Flipping over lynda.com

by Catherine Hillman on November 20, 2013


As you are no doubt aware by now, Information Services has purchased a site license for all faculty and staff to freely use lynda.com. This wonderful training video site has a vast library of topics for you to choose from, and we encourage everyone to find out how to log in, and check it out. 

I have been in the Flipped Classroom mode for a while, having just worked (along with Dr. Luanne Fose and Tonia Malone) with two wonderful groups of faculty over the summer who are engaged with flipping their own classes, and I was curious to see if the lynda.com video library:

a) included anything about Flipping the classroom;
b) presented the concept accurately as there are a lot of flippin’ myths out there about the topic; and
c) presented the concept in an interesting and practical format.

I did a quick search and found that the site does indeed offer a course on the Flipped method of teaching, and I started to watch the series. The videos I did glance at were great, from first glance. Not quite as good as our workshops, mind you, but not bad. I believe I watched three of them before my phone rang and I was asked to step in and help out in a quasi-emergency (I’m sure it was that urgent) situation. I got distracted from my task, but meant to come back to it.

That was three weeks ago…

Since then, I have accomplished quite a bit of work – don’t get me wrong – and much of that work has to do with events we launched in the CTLT,  upcoming workshops, project planning, meetings, choosing furniture for the new CTLT center (opening early next year on the 3rd floor of the library) and taking an extra day off to help my son visit CSU campuses. Very important stuff, really.

But today I received an alert on my calendar that resisted the Snooze button approach:

 “Blog Post Due” 

Actually, it was referring to this blog post. The blog post where I was supposed to review all ten wonderful videos on Flipping the Classroom before writing up my reflective review of the videos so you could read about it. 

Now… many faculty describe the scenario in the Flipped classroom where the student is given a task of watching a video or interacting with online materials prior to coming to class (giving the student the lecture as a type of preparation homework) so they are prepared to do the hands-on portion of application work in class, thus fully utilizing the face-to-face time in active learning. In essence, one is flipping the lecture to occur prior to class, and assigning the homework as an in-class activity to the presumably prepared students. Many faculty have asked me, “What if they don’t watch the videos beforehand?” which usually results in a discussion about intrinsic VS extrinsic motivation, proper assessment against purposeful learning objectives, and engaging peer pressure in group assignments during class.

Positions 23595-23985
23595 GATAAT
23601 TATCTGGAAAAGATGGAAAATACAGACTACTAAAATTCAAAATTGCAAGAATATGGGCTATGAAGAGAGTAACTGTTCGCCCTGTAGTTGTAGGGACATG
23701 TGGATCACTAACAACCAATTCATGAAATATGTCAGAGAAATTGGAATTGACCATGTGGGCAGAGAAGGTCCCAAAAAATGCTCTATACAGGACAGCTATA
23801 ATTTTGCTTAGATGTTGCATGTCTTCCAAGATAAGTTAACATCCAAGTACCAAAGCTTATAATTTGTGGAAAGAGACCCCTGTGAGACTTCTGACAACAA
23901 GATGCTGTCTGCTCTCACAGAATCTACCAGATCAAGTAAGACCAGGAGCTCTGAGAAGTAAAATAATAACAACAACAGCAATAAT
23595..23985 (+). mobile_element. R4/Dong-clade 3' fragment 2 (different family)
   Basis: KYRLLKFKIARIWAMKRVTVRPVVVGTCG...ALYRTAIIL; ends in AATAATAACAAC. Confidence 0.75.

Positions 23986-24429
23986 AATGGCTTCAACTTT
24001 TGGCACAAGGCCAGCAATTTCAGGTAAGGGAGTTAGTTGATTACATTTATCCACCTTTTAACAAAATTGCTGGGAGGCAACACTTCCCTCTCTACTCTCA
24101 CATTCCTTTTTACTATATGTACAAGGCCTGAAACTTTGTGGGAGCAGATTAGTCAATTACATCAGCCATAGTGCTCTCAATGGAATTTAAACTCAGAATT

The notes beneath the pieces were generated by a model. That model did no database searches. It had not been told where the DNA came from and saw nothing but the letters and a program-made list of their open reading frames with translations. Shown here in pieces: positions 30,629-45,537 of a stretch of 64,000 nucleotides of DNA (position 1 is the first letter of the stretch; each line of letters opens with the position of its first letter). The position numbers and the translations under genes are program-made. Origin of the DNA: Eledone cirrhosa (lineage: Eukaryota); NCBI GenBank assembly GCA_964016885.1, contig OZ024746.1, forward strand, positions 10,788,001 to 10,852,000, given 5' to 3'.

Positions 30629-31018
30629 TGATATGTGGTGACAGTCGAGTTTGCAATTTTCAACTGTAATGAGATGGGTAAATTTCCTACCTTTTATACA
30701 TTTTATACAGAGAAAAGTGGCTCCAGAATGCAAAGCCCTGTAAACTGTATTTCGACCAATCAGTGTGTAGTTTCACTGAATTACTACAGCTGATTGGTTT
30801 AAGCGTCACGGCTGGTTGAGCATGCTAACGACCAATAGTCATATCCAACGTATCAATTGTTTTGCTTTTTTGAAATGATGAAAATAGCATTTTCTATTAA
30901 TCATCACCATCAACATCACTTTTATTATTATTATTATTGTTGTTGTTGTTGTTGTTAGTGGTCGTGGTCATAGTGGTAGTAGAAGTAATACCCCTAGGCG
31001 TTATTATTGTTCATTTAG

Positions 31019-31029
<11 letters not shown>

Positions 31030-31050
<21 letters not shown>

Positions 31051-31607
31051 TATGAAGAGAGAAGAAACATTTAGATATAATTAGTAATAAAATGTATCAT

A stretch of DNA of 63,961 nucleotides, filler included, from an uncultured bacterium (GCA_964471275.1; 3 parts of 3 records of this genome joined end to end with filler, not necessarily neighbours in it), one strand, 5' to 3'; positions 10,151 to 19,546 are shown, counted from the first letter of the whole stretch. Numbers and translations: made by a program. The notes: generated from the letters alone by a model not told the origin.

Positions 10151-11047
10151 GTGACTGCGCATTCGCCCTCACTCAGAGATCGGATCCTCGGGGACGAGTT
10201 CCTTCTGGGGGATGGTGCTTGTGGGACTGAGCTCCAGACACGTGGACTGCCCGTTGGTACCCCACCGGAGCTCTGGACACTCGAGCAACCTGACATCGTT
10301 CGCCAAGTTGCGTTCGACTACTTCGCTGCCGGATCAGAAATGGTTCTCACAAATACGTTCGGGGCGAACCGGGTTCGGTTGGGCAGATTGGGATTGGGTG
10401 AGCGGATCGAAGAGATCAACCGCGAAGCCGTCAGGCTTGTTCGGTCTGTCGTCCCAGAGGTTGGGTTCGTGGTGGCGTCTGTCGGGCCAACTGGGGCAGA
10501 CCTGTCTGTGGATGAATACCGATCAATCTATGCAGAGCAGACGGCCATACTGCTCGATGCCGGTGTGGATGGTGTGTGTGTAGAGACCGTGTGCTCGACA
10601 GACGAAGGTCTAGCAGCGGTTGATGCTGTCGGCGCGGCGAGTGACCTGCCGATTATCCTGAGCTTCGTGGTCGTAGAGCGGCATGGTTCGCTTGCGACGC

And yes, here I am, cringing in irony, painfully aware that I did not watch all of the Flipped Class videos before sitting down to write this.

In resignation, I logged back into lynda.com looking to pick up that lost thread of video viewing…  and there it was:  the video I have needed to watch for a long, long time. There was Brenda Bailey-Hughes, the kind, attractive brunette with the gentle, forgiving voice, asking me if I just might be a procrastinator.

The fact that her series is less than half the length of the Flipped Classroom series was compelling in itself – “I’ll just watch this first,” I told myself. “Then, I’ll finish up Flipped.”

As she challenged me to define my time management habits, I realized I may not be a procrastinator so much as a prioritizer. On the surface, these can look like the same thing, but the results are different. Brenda warned me about “Procrastination pickup lines” and how we fool ourselves with these charming little lies. She challenged me to create a list of the things I’m putting off (I wrote “watch all of the flipping videos” at the top of the list), and then evaluate my stalling techniques. After some introspection on the reasons why I might be procrastinating, she asked me to create an action plan to overcome my concerns and get to the work at hand.

So, you’ll have to excuse me now. I’m excited about watching the Flipping the Classroom videos on lynda.com now that I’ve worked through my procrastination issues!  


Image above by liebeslakritze

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